When I learned that Bette Midler’s response to the baby formula supply crisis was “TRY BREASTFEEDING,” I immediately thought of two things, Marie Antoinette’s “let them eat cake” and the end of The Grapes of Wrath (the book, not the movie). North of the Rio Grande, the parents of babies are livid at the Biden administration’s cavalier attitude toward the problem, one that its Food and Drug Administration exacerbated by shuttering a production facility without clear cause.
Babies are reportedly being hospitalized due to the shortage. Reducing tariffs on European imports could solve the problem quickly, but even with a shuttered factory in Michigan due to reopen, shortages will likely remain for some months.
Thankfully, one of our few remaining free domestic markets could reduce the current suffering if people only knew about it. It’s the market for human breast milk.
Yes, Bette, breast milk is good for babies. But new mothers must breastfeed regularly or they will quickly run dry. And for a variety of reasons not all new mothers can, or should breastfeed. In short, baby formula is a better choice for some, especially given that nobody could have magically foreseen that there would be unprecedented and unnecessary formula shortages in the near future.
The aged singer/actress Midler, who starred in Ruthless People opposite Danny DeVito, of Larry the Liquidator fame/infamy, among other roles, was merely chastised for her biologically ignorant comment. Marie Antoinette, the last queen of France, literally lost her head, though it is doubtful that she ever uttered “Qu’ils mangent de la brioche,” or anything similar. The French chopped off her noggin in October 1793 because she had helped her husband, King Louis XVI, wage policy war against the people of France: high taxes coupled with low public benefits and other forms of rent extraction, mixed with highly publicized personal consumption excesses, and some more secretive but heady sex stuff that you can read about in Dangerous Liasions, if you are into that sort of thing.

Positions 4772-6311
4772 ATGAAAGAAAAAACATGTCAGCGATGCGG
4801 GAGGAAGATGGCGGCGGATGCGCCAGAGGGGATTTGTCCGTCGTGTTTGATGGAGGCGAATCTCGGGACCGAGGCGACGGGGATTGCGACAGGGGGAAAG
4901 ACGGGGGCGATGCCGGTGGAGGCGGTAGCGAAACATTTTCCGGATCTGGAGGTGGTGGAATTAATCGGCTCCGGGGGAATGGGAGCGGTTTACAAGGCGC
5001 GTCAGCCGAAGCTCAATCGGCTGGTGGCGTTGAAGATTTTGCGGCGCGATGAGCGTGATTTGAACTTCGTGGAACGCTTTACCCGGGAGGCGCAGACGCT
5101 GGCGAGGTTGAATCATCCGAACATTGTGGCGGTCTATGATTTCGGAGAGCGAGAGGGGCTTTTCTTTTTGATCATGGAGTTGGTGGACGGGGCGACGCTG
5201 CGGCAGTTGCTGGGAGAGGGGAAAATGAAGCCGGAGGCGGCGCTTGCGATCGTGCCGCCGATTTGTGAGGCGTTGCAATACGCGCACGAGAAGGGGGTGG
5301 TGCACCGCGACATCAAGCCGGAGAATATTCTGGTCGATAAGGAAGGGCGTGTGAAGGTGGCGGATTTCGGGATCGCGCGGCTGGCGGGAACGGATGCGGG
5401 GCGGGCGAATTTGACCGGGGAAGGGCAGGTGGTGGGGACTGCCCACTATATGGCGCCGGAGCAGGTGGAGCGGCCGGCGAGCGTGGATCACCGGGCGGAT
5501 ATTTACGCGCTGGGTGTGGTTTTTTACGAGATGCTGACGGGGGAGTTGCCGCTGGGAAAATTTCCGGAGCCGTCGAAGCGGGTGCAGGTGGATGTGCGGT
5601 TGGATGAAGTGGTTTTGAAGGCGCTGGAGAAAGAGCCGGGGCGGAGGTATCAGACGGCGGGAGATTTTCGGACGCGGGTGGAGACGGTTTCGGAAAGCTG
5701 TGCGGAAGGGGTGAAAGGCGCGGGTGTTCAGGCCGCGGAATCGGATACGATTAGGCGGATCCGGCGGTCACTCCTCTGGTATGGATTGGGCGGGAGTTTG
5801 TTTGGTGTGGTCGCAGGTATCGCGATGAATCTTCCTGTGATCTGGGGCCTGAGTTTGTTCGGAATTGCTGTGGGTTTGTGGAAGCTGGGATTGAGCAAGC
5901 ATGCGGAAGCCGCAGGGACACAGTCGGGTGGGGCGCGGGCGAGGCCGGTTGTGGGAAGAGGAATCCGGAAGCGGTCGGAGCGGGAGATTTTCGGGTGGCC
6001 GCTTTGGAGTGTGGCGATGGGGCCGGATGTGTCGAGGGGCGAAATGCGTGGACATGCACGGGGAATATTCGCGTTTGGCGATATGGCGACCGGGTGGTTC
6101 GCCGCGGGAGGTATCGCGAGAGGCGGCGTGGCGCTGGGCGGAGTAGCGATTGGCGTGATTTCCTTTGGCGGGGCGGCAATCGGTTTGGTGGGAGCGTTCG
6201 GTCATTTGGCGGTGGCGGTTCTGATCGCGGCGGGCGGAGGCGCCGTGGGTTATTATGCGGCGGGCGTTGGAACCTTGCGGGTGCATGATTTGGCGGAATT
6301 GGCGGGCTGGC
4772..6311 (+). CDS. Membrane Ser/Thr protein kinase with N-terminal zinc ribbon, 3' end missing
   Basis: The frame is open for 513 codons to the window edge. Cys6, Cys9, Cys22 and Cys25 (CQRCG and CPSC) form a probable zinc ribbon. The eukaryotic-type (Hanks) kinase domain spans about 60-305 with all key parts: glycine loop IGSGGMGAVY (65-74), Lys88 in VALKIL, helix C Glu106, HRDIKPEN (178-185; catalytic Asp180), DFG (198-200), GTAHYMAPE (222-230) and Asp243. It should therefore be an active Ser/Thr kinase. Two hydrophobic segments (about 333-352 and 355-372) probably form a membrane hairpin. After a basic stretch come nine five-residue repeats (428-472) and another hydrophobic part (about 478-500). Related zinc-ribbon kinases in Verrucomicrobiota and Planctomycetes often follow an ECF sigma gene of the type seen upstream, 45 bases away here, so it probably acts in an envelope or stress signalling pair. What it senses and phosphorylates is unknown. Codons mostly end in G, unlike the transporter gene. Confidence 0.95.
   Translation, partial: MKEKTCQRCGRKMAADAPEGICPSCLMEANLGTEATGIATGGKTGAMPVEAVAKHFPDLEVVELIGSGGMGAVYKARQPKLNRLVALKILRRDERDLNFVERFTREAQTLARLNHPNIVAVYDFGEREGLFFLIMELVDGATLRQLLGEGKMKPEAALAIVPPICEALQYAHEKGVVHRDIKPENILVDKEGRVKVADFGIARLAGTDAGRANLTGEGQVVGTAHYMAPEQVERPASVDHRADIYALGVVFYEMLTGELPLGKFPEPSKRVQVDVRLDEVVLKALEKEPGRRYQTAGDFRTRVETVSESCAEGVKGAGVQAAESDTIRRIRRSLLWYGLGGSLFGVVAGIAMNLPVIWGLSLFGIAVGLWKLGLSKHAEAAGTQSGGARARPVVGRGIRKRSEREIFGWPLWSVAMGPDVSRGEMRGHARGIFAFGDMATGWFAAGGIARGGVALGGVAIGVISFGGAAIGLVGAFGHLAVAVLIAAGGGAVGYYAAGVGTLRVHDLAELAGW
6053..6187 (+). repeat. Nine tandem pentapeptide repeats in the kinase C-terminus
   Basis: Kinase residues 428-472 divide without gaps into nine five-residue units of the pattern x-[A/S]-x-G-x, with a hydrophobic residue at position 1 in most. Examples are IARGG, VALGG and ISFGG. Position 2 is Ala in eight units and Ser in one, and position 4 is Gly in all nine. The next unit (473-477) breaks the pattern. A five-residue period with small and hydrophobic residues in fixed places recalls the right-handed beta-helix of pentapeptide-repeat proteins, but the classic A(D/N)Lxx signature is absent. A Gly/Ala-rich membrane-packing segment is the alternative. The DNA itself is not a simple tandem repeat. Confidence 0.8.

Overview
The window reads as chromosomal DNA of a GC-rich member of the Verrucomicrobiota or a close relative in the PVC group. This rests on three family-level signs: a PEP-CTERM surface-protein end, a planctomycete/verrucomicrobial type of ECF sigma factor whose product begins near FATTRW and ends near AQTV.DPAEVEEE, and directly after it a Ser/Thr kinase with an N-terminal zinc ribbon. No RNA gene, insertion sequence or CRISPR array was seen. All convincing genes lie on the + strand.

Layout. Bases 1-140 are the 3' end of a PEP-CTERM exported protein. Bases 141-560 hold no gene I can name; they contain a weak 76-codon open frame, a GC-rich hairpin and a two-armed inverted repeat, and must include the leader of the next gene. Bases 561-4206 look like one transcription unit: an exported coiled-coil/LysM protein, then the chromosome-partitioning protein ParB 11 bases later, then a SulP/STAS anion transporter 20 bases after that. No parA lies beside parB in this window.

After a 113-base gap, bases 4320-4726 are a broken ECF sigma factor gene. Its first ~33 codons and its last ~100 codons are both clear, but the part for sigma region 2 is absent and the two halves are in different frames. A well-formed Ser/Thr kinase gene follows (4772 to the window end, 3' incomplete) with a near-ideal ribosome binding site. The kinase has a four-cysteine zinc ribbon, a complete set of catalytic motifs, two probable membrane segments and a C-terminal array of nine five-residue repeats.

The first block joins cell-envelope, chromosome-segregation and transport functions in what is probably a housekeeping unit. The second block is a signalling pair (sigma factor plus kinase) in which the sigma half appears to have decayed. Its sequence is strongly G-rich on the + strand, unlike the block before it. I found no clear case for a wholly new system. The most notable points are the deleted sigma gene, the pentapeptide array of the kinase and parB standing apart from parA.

Whether the Queen told starving peasants to eat brioche or not, the quotation and attribution eventually caught on because it was a very Marie Antoinette sort of utterance, as dismissive of the concerns of everyday people as Midler’s tweet. Of course people don’t sever heads from bodies anymore (with some notable exceptions I won’t link to), we just sever ties with people who tweet insensitive things. But only some people apparently.
Given the economic woes currently facing the economy and the New Deal vibe coming out of the White House, though, The Grapes of Wrath is perhaps an even more disconcerting image elicited by Midler’s tweet. At the end of John Steinbeck’s 1939 best-selling novel, which depicted the struggles of migrant farmworkers during the Great Depression and New Deal, Rose of Sharon breastfeeds a man, a starving stranger, after her baby is stillborn.
Steinbeck’s ending is more radical than the famous 1940 film adaptation directed by John Ford. To avoid the censure and banning that the novel endured, Ford allowed executive producer Darryl F. Zanuck to dilute the ending, which Ford had already altered from the novel, to Ma Joad in the family truck proclaiming that “we’re the people – we go on.” That ending allowed viewers to interpret the movie as one family’s struggle during the Depression instead of Steinbeck’s controversial indictment of capitalism, a system where babies are born dead and grown men must suckle at the breast of women to survive.
The notion that “capitalism” caused the Depression, though, was one of the greatest dismisinfoganda coups of all time. People who misunderstood the role of the stock market saw the bust of 1929 as the cause of the downturn when, in fact, it simply signaled a recession that policymakers later turned into a depression with dumb international trade and monetary policies under Herbert Hoover, and some absolutely disastrous New Deal policies under FDR.
Government work camps helped migrant workers like the Joads but they would not have been needed in the first place were it not for a litany of government policies that I will be describing in the coming year to commemorate the 90th anniversary of the founding of the American Institute for Economic Research in 1933. Then, as now, AIER fights inflationary currency, forced collectivization, and all forms of economic unfreedom, from the New Deal to Build Back Better. Help us to help you and yours by donating here. Due to some distortionary government regulations, every lil bit counts. USD preferred; no breast milk please.
If you do have a full breast of milk, consider donating or selling it to starving babies, though perhaps not directly as wet nurses did in the days of old. It is still legal, for now, even in often crazy California to sell your milk. There is a whole science behind maximizing its production.